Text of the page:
“If only,” Harrison opened the hinge, showing Cisco what was inside. “It’s a bit like a homing beacon.”
Cisco reached in and pulled out the small bit of metal and stone.
“Is it?” He asked weakly.
“The alloy has a bit of my own special blend,” Harrison admitted. “So it’s also a lot like a tracking device.”
“I’ve already got two of those. One which someone injected under my skin while I was sleeping like the world’s creepiest creep.”
“I have no regrets,” Harrison crossed his arms over his chest. “You don’t need to take this one.”
“I guess not,” Cisco let it dance between his fingers. “But it’s a lot nicer looking that the other one.”
“It’s-” Harrison started.
“I know,” Cisco flashed him a lightning quick version of his incandescent smile. He slid the piece home and then leaned in for a kiss. “Ready to rock?”
“If we must,” he slid into his chair.
The tight buzz of the slick motorcycle Cisco called ‘Luna’ came over the line a few minutes later.
“I’m here,” Harrison mumbled.
“Aw c’mon,” Penumbra’s voice was slightly different, deeper and more cocksure, but still his Cisco for all that. “Like I asked just once...please?”
The please always got him what he wanted. Always would.
“Silver Fox is on the line and ready.”
I ain't happy, I'm feeling glad
I got sunshine in a bag
I'm useless but not for long
The future is coming on
It's coming on
It's coming on
It's coming on
The Gorillaz played through the lab, chanting their refrain. Harrison dropped his head to the back of the couch they’d shoved into a corner while Cisco, still half-dressed as Penumbra, napped with his head in Harrison’s lap. Each breath blew moist through Harrison’s shirt, a warm reminder of life. This had become their after patrol ritual. Cisco needed to wind down and close his eyes before he could gather himself together enough for the ride home. It interlocked with Harrison’s impulse to check and re-check Cisco’s well being after a fight.
Boneless, Cisco’s bare toes clenched and released with a kitten-ish sound of pleasure while Harrison tapped the song’s beat out on the exposed slice of skin between cargo pants and the thin undershirt. The world was down two rapists tonight and it was hard to feel anything other than accomplished.
Then the fabric of the world ripped apart. It was such a distinct sound that Harrison could never mistake it for anything else. The horrendous wrongness of it tore into his chest. Cisco went from near sleep to fighting stance in a blink, scooping up and deploying his visor.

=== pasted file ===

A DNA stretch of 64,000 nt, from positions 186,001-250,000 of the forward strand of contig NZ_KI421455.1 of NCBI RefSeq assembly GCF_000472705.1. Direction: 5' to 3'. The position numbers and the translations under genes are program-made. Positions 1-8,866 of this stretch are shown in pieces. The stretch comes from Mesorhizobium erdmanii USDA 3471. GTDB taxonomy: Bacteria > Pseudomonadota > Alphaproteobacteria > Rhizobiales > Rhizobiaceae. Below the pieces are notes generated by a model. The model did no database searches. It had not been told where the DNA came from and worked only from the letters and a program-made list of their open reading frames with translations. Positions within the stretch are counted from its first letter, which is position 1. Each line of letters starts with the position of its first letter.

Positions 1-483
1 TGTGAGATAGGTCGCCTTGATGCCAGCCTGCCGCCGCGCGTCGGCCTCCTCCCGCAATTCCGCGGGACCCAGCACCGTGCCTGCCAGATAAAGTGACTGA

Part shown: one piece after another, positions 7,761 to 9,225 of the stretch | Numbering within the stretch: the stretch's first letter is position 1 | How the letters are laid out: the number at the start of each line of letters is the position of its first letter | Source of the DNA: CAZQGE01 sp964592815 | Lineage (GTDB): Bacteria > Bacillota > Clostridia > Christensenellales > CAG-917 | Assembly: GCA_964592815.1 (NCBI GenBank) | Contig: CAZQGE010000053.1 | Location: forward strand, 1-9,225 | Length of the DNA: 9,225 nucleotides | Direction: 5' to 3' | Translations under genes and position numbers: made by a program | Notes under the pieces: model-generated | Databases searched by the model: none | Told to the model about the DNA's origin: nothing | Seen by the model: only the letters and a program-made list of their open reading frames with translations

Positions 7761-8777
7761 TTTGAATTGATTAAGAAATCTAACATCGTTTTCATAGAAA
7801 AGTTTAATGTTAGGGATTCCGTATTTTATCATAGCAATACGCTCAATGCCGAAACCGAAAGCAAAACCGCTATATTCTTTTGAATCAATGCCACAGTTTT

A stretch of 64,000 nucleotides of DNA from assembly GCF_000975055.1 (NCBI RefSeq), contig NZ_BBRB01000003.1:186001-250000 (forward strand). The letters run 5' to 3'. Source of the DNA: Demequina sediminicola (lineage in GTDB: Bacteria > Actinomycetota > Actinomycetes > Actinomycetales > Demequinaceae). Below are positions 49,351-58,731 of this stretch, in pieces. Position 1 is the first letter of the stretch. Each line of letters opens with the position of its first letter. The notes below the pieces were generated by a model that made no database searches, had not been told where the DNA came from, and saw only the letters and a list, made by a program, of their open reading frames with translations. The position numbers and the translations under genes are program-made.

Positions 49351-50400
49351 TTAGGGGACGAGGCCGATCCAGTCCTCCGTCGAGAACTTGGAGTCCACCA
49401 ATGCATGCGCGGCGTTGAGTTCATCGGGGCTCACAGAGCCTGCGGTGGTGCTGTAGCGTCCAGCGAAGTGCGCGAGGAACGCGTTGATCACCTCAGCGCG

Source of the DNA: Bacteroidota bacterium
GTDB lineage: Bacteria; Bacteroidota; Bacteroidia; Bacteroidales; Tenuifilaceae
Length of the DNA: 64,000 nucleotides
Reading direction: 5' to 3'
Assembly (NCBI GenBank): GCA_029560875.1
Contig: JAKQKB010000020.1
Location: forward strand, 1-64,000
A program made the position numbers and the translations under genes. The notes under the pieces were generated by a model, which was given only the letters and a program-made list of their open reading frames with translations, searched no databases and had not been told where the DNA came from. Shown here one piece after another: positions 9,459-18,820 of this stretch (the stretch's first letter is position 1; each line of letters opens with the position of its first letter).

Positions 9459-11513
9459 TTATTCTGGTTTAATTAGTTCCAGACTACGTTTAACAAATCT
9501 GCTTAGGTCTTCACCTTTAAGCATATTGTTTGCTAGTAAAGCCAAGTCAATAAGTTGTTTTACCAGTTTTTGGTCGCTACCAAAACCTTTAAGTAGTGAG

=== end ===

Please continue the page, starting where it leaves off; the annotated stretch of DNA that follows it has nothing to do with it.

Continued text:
In the middle of the lab, jagged red lightning crackled through the wound in reality. Three bodies tumbled through the rift, landing heavily. Two crouched low and the other, clad all in red took point, his eyes wary and fearful.
“Ah,” Harrison stood slowly, working out the stiffness in his left knee. “Mr. Allen. I’d say it’s a pleasure, but we’d both know I’m lying.”
“Dr. Wells,” the altered voice of the Flash shivered through him, “what do you call this reality?”
“I would call it Earth-1, but you would call it Earth-2 because you’re naively egocentric,” Harrison sighed. “We should come up with a better schematic.”
Beside him, Penumbra hadn’t relaxed a fraction, one hand resting on the butt of his gun.
“Oh thank God,” Caitlin stood up slowly. She looked far thinner than Harrison remembered as if a strong breath of wind would knock her off her feet. “After that dinosaur one, I thought we’d never get here.”
“Should’ve gone left at Albuquerque,” the mound on the floor groaned. Of course he’d come. Of course. Barry reached down to help Ramon to his feet. “I think I bruised my coccyx.”
He looked much the same in his jokey green t-shirt pulled over a white long sleeved shirt. His hair was still shoulder length and left to it’s own devices. Intellectually, Harrison knew there wasn’t that wide a gap, but it was hard to reconcile the boy before him with the man he had come to love.
“Penumbra, this is the other Flash, otherwise known as Barry Allen.”
“Please, Mr. Allen, use your brain. You’re not the Flash here, are you? No. And we’re hardly going to travel between dimensions just to give away your secret identity,” he could feel the headache coming on already, “the woman is Dr. Caitlin Snow, biomedical researcher.”
“And then some,” she said half-heartedly. There was a scorch mark on her otherwise pristine white blouse and a cut sluggishly bleeding beneath it.
“And of course, Mr. Ramon,” Harrison indicated him with a flick of his fingers. “Jack of all trades.”
“Master of them all,” Ramon’s mouth was tight and Harrison had definitely not missed the clear distaste.
Barry swept off his mask and started picking off his gloves, apparently giving in to Harrison’s logic.
“Penumbra, huh?” He cocked his head a little. “Does this identity share go both ways?”
“Shall we?” Harrison lifted his eyebrow, flashing the ‘all clear’ sign with his right hand. The visor slid back and it was satisfactorily dramatic. “This is Penumbra, generally known as Dr. Cisco Wells.”